On Thursday, the Mexican state of Chiapas was the site of a horrific truck crash that caused at least 53 migrants from Central and South America their lives. Witness accounts of the incident indicate that the driver of the truck, which was carrying over 160 undocumented migrants in the cargo carrier it was hauling, was speeding and lost control, causing the truck and trailer to overturn. The crash left bodies strewn across the highway, many writhing in pain with broken bones and serious internal injuries.
Mexican President Andres Manuel Lopez Obrador responded to the scene on Friday with a statement outlining the cause of the migration as economic situations in Central and South American countries. “The migration problem cannot be solved by coercive measures, but by opportunities for work and well-being. People don’t leave their villages for pleasure, they do it out of necessity.”
The president’s words are backed by recent reports detailing that, as an example, Columbia’s prized coffee crop was reduced by ten percent this year. American media has also been reporting through the year on Haitians migrating from the South American countries of Brazil and Chile as they have been forced from their jobs and homes for a variety of reasons.
When combined with the seeming inviting nature of current immigration policies and lack of enforcement in the United States, the economic factor makes the often dangerous and expensive trip to the U.S. worth the risk for those who travel the route.
Panama’s SENAFRONT, or immigration forces, finalized an agreement with the United States in 2018 to assist in controlling the flow of migrants from South America headed to the U.S. They report ever-increasing numbers traversing the Darién Gap, known as the most dangerous place on Earth, in their efforts to migrate.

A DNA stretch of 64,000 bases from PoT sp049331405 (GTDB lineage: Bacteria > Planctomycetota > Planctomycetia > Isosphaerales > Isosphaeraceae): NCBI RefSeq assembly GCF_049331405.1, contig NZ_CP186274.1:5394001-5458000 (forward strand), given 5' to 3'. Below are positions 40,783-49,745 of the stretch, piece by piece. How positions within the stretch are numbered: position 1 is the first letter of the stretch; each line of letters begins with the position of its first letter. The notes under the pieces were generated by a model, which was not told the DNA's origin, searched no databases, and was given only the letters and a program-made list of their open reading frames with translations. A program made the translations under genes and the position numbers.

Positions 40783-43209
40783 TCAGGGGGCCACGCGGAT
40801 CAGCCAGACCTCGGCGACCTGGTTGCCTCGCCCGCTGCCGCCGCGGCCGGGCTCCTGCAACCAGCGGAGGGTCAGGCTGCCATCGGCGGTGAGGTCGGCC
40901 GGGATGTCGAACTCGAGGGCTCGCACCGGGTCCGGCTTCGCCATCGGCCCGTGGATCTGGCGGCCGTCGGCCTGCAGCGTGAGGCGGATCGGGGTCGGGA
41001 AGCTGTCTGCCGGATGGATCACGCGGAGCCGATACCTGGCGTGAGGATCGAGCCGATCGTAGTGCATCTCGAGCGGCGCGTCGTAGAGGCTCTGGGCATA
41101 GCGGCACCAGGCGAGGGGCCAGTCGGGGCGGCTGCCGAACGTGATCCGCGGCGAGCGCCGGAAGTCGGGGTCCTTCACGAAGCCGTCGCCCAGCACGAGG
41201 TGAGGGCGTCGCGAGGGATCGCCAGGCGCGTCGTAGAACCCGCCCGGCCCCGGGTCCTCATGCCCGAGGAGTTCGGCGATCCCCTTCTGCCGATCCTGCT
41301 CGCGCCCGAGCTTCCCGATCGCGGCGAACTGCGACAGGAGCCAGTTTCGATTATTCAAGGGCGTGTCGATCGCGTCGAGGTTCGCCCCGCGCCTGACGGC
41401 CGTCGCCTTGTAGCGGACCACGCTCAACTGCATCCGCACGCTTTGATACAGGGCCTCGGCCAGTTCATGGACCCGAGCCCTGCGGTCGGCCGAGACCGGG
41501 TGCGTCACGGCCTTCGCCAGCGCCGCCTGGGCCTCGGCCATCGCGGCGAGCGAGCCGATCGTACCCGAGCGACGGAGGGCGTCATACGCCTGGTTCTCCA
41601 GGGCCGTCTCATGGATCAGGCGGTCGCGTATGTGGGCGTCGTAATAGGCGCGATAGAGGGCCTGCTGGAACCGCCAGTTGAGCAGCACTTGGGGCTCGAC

Mexico has seen similar increases in those coming from or through Central American countries such as Guatemala. Without knowing how many have avoided authorities, Mexico reports that they have detected 190,000 migrants illegally traveling through their country between January and September, three times as many as in 2020, with 74,300 being deported.
For the fiscal year 2021, October 2020 through September 2021, U.S. authorities reported 1.7 million migrants entering illegally. This was a record number, but only includes those who have been detected and detained by authorities, and does not account for those who have evaded detection.
The migrants who make the trip, regardless of their points of origin, face grueling weather conditions and dangers from nature. Food and water are in short supply, and they are in constant jeopardy of being attacked by highway robbery gangs and drug cartels. Travel is made in the back of pickup trucks, in cargo containers and semi-trailers, on train cars meant for hauling products instead of people, as well as on foot over uneven and unsafe terrain. For this, they either spend or commit literally thousands of dollars to those organizing caravans of migrants headed to the U.S.
In exchange for these commitments or payments, the coyotes, as the leaders are known, promise the migrants a chance to enter the U.S., find a home and work, and live a better life than they can imagine. Relaxed enforcement of U.S. immigration laws and policies serves as an additional enticement to those who make the trip.
It is possible, if not likely, that the almost 200 migrants involved in Thursday’s crash would not have been discovered before reaching the U.S. border. As Central and South American economies continue to decline, this truckload of migrants is only a fraction of those who will attempt the expedition toward a new and better life.
In short, the victims of this horrific crash are an indication that a new surge is on its way, and that the surges will continue.